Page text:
While still a rookie Flatley showed that he "got it" during the classic 1984 best-of-five series against the Rangers. One of Patrick's pure body-check turned the playoff in the Isles favor. Here's how:
The Blueshirts answer to Denis Potvin was Barry Beck, a highly-rated hulking defenseman with an offensive side to complement his thudding body-checks. Neutralizing Beck would give the Isles an advantage in this close tourney.
With the Rangers leading the series two games to one, the Manhattanites had a chance to eliminate their rivals on the night of April 8, 1984. Late in the third period the score was tied 1-1 when the Isles made a big push.
Defending deep in his own end, Beck moved out along his right boards when Flatley, like a submarine commander viewing his prey, moved in for the kill. In this case the "torpedo" was a clean shoulder check that disabled Beck.
Flatley: "I saw this as an opportunistic time to take advantage of a big man. Beck was extended and I just hit him."
At first, Beck seemed unhurt and even tried to re-enter play. Meanwhile, Brent Sutter gained control of the puck and rifled it past goalie Glen Hanlon for a 2-1 Islanders lead. Now painfully on his knees, Beck looked helpless.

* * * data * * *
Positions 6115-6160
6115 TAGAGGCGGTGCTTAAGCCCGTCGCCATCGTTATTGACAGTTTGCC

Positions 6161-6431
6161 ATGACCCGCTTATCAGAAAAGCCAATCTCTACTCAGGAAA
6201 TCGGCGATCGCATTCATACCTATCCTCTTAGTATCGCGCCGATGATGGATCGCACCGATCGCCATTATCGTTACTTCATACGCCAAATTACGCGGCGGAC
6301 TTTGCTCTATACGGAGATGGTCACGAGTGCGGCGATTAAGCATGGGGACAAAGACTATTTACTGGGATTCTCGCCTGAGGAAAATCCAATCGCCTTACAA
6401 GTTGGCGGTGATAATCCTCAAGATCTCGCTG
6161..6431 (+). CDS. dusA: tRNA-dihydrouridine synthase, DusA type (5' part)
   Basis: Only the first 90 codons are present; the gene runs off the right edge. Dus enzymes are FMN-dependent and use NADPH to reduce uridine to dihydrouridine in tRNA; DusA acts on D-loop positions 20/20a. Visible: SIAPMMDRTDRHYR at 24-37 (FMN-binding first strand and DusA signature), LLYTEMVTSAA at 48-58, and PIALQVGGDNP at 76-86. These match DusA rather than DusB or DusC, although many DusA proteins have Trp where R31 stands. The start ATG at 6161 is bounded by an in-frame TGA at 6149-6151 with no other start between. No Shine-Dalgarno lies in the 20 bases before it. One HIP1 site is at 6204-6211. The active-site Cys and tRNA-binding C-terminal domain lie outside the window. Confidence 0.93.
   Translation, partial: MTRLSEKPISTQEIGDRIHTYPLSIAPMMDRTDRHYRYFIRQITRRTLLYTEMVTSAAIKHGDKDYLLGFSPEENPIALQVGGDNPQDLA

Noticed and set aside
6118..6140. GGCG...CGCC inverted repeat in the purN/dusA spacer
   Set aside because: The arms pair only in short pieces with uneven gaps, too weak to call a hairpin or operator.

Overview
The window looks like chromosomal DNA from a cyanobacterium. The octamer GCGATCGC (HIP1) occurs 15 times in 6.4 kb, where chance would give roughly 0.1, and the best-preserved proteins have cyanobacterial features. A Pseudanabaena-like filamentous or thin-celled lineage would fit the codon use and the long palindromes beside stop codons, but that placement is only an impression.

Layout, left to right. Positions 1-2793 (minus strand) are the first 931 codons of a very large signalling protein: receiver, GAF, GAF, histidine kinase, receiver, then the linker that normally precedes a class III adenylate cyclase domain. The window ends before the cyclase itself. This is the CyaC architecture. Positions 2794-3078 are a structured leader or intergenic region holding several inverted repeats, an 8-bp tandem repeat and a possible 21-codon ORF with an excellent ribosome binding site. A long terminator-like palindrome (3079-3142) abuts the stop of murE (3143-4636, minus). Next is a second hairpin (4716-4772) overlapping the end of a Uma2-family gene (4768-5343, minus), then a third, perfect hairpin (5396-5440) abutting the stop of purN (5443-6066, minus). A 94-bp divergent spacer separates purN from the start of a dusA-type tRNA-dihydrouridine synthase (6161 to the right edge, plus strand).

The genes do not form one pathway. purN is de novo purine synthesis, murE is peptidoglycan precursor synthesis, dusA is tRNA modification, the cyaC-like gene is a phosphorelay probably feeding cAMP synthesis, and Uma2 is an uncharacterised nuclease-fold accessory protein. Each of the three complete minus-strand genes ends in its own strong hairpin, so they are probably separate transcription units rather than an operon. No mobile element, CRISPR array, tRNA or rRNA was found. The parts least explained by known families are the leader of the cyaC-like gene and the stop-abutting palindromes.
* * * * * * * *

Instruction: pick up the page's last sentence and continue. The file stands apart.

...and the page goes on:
"I thank God that he never played in the series again," said Flatley. "That way, he couldn't get me back. I think it would have been bad for me if he ever came back. Nonetheless, I hit him a clean check."
Patrick's hit not only spurred the Isles to a 4-1 victory but it tied the series at two wins apiece and led to the Nassaumen taking the tournament-winner in the next match.
Flats also was a chief protagonist in the legendary "Easter Epic" on April 18, 1987. This was Game Seven of the Patrick Division Semi-Finals against the Washington Capitals; that lasted four overtime periods into Easter Sunday.
With Washington leading 1-0 and threatening to fatten the lead, Flatley beat goalie Bob Mason to tie the score, enabling his teammates to regroup.
Flatley: "I remember before I scored the goal their big defenseman Scott Stevens almost killed me with a body-check. Scott later told me it was the biggest hit he ever made. It sure felt like it to me."